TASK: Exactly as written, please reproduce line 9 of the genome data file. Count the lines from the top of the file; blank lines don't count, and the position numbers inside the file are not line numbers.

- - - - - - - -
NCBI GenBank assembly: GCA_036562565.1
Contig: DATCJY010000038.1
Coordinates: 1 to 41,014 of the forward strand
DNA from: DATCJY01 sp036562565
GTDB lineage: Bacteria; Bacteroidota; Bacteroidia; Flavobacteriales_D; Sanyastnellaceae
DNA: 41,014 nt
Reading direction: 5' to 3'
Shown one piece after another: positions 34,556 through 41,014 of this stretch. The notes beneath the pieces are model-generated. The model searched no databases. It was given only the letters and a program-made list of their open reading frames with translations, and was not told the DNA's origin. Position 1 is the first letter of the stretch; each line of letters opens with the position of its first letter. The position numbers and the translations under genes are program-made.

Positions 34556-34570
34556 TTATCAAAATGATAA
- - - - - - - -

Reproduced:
Positions 34556-34570